For those who have had the pleasure of dining there, the nondescript door to the James Beard House can be a portal into another world. Stepping in off the West Village streets, the dark wood trim and iconic pineapple wallpaper of this 19th century space harken back to another era of New York luxury. The townhouse was once the private residence of James Beard, the “Dean of American Cookery,” and now serves as the site for year-round culinary programs that promote the breadth and depth of American cuisine through the eponymous foundation. As we close out 2019 and usher in a new decade, this site offers a bridge into another culinary future, a virtual one orchestrated by the artist Mattia Casalegno through his Aerobanquets RMX.

Inspired by the 1932 social document The Futurist Cookbook by Italian artists Filippo Tommaso Marinetti, Casalegno conceived of a virtual reality dining experience, “to create an experience in which the audience can focus on the perception of taste itself, without preconceived notions of how dining should look like,” he explained in an interview with MOLD. Exploring ways to design for the senses is the foundation for Casalgeno’s artistic practice. Virtual reality as a medium for his work appealed to him because of its immersive nature. “In VR you can manipulate space, visuals and music in very dramatic ways,” he shared, “and I noticed that taste is still an unexplored field in VR.” The first iteration of Aerobanquets RMXwas the result of a research and creation residency at the Chronus Art Center in Shanghai in 2018; a collaboration with chef Flavio Giglioni Carestia of Toscanini in Amsterdam. A second iteration at the FoodHack Festival this past June in Gwangju, South Korea, brought Casalegno in collaboration with the acclaimed New York City-based chef Chintan Pandya of Adda, whom he also worked with for the current iteration.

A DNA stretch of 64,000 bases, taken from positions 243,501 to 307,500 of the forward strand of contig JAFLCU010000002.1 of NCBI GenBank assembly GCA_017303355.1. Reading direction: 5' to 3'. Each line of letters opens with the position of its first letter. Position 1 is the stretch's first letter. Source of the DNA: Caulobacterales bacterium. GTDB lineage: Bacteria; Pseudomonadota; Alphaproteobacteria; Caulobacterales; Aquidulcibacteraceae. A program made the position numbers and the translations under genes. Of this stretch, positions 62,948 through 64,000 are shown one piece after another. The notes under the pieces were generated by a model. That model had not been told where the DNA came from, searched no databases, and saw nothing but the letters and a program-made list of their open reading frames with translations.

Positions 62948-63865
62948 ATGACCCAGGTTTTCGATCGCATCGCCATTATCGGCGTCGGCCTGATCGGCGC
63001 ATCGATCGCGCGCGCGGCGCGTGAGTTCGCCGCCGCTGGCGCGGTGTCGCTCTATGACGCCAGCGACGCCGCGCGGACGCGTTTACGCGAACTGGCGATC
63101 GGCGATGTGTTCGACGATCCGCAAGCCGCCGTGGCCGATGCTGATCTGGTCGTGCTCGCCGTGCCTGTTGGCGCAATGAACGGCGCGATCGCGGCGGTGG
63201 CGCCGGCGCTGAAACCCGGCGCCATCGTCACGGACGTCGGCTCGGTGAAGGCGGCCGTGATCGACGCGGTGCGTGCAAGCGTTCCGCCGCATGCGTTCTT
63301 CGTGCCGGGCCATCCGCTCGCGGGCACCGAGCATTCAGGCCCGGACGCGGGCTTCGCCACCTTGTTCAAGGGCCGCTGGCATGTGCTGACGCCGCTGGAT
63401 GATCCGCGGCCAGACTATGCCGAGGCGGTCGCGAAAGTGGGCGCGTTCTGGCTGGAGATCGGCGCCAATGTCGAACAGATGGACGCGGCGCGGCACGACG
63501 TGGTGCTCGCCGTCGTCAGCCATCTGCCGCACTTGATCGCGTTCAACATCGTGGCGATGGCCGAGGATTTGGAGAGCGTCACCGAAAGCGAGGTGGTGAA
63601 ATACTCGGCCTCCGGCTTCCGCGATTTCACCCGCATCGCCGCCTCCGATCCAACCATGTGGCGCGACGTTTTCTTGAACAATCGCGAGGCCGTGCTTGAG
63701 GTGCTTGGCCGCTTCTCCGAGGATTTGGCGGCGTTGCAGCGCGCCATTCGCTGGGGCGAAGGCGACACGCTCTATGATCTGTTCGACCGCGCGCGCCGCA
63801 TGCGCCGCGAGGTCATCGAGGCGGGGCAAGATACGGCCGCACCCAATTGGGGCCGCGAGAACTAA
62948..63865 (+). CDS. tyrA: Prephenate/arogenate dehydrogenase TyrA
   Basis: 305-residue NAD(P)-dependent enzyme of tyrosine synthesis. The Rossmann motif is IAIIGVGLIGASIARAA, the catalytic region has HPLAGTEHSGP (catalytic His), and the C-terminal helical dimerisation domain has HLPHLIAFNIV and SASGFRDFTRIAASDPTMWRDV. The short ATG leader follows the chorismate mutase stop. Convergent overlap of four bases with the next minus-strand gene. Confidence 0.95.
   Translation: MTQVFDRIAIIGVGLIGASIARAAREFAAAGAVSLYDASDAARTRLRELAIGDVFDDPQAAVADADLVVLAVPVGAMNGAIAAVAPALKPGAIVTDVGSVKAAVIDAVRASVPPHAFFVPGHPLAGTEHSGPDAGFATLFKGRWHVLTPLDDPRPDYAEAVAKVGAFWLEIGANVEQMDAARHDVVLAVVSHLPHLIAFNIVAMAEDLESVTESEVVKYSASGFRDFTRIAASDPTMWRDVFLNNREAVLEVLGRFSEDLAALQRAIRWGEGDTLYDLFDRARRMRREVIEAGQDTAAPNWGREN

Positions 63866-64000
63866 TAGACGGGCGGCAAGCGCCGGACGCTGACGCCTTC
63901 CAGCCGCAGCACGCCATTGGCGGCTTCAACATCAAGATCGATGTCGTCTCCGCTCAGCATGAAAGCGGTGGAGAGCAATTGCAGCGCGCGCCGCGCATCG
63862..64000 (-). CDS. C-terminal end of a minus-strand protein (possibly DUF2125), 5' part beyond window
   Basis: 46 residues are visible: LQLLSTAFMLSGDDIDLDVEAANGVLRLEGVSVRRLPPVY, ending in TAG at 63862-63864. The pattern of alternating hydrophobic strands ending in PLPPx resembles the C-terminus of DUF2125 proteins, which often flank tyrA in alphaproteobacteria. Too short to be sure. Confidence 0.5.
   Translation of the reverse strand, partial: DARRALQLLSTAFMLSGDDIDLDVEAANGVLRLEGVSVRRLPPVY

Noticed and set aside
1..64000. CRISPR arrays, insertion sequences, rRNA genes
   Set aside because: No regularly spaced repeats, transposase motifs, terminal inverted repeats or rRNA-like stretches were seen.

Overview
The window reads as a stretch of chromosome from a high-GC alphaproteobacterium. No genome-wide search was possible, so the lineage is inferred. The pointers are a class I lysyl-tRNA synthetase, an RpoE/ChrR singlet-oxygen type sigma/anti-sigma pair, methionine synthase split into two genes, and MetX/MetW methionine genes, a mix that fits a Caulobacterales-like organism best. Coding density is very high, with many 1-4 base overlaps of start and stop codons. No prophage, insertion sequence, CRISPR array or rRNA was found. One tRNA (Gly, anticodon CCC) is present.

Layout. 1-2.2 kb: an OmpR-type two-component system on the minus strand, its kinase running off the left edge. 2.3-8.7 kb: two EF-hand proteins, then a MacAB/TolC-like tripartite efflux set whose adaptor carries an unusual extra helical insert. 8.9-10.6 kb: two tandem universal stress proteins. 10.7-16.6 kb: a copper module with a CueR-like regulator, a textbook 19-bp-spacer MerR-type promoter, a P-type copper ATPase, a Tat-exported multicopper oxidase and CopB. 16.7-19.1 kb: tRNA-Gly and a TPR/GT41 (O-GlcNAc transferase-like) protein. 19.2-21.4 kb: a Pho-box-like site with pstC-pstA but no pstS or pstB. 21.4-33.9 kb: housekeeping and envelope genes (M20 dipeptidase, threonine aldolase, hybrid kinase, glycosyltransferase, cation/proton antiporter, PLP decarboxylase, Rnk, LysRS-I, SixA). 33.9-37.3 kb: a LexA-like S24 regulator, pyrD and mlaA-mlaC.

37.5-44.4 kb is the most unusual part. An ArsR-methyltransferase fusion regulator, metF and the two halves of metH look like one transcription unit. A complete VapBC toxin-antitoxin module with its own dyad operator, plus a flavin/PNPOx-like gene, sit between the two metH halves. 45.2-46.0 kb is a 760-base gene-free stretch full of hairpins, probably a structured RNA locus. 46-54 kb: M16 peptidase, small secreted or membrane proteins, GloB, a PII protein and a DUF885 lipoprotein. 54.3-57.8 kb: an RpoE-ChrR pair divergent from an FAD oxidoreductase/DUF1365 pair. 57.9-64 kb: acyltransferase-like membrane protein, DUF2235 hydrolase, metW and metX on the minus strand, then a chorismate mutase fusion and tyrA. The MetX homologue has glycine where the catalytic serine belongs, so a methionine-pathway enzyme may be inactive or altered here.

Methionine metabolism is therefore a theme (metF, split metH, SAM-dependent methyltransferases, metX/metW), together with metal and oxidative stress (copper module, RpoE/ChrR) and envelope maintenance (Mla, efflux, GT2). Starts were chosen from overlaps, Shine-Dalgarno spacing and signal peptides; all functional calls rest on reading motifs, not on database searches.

Scenes from the Chronus Art Center in Shanghai

The US debut of the project has the chef and television personality Gail Simmons narrating the diner’s journey through absurdist passages ruminating on a range of topics—from ingredients, the sensorial experience, GMOs and the seasons—in an upside down world. “The Futurists saw food as the ultimate promise of optimism. Every society and era has a distinctive way of preparing and consuming food, and they were among the first artists to embrace food in relation to the technological transformations of modernity, viewed at the time as a positive development,” Casalegno explains. “Today, the application of technology to food has very different implications: genetically modified fruit, laboratory-engineered meat, chemical supplements, so I wanted to emphasize the contrast between that utopian vision and what is going on these days. The narrator is this figure stuck in between two worlds, skeptical about what ‘people above’ are doing to the world below.” Vocalizing the character of Persephone, Simmons becomes a guide between virtual environments, navigating the above and below worlds.

After a brief introduction in the receiving room at the James Beard House, four intrepid diners are escorted up the winding stairs of the townhouse, past the famed dining room with its period charm—replete with chartreuse green walls and oversized portrait of Beard—and into a small white room with four swivel chairs arranged around a common table, lit by the neon glow of screens. The room could be anywhere in the world, and its anonymity is a function of stripping out expectations for the dining experience. After adjusting VR headsets on each participant, the narrative begins to play with the first scene situating the diner at the James Beard House’s dining room, just a few floors below.